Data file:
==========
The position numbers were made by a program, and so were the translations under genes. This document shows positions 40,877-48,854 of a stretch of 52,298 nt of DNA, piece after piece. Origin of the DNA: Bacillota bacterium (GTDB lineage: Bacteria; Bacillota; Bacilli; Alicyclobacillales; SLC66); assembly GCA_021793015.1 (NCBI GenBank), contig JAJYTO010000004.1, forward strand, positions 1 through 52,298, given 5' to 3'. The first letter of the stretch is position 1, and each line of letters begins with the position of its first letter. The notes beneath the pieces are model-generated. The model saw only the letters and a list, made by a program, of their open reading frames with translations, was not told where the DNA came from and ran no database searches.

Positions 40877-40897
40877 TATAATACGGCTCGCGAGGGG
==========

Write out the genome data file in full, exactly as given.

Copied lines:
The position numbers were made by a program, and so were the translations under genes. This document shows positions 40,877-48,854 of a stretch of 52,298 nt of DNA, piece after piece. Origin of the DNA: Bacillota bacterium (GTDB lineage: Bacteria; Bacillota; Bacilli; Alicyclobacillales; SLC66); assembly GCA_021793015.1 (NCBI GenBank), contig JAJYTO010000004.1, forward strand, positions 1 through 52,298, given 5' to 3'. The first letter of the stretch is position 1, and each line of letters begins with the position of its first letter. The notes beneath the pieces are model-generated. The model saw only the letters and a list, made by a program, of their open reading frames with translations, was not told where the DNA came from and ran no database searches.

Positions 40877-40897
40877 TATAATACGGCTCGCGAGGGG